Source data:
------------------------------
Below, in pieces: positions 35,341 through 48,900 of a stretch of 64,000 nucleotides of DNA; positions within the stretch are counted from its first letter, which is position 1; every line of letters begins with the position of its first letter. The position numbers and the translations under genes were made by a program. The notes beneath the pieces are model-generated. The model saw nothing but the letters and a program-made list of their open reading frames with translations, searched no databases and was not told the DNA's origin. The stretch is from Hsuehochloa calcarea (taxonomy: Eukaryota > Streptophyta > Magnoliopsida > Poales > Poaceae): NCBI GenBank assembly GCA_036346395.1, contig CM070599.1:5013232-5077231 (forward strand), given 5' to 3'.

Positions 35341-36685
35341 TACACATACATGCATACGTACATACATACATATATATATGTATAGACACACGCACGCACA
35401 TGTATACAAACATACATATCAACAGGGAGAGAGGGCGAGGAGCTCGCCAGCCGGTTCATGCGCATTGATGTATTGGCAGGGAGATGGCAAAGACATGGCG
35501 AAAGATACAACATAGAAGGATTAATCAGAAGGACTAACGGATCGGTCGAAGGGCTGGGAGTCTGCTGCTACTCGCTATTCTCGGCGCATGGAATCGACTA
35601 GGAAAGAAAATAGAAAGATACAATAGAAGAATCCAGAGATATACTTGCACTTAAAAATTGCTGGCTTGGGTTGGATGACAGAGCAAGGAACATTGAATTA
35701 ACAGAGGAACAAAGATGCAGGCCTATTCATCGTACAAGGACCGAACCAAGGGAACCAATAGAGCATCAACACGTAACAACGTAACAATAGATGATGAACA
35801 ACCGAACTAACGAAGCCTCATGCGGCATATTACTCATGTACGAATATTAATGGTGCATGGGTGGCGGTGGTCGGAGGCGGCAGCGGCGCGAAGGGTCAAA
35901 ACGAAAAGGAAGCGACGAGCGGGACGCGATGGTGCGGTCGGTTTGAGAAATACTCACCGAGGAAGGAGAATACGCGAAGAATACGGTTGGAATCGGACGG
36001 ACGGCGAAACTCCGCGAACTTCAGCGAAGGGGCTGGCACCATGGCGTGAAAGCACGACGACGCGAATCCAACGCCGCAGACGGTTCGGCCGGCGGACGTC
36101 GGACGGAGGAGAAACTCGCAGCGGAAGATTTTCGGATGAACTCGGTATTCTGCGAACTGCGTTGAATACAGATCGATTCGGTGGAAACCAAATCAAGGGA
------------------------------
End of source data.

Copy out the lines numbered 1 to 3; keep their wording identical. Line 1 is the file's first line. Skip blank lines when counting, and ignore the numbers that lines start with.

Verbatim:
Below, in pieces: positions 35,341 through 48,900 of a stretch of 64,000 nucleotides of DNA; positions within the stretch are counted from its first letter, which is position 1; every line of letters begins with the position of its first letter. The position numbers and the translations under genes were made by a program. The notes beneath the pieces are model-generated. The model saw nothing but the letters and a program-made list of their open reading frames with translations, searched no databases and was not told the DNA's origin. The stretch is from Hsuehochloa calcarea (taxonomy: Eukaryota > Streptophyta > Magnoliopsida > Poales > Poaceae): NCBI GenBank assembly GCA_036346395.1, contig CM070599.1:5013232-5077231 (forward strand), given 5' to 3'.

Positions 35341-36685
35341 TACACATACATGCATACGTACATACATACATATATATATGTATAGACACACGCACGCACA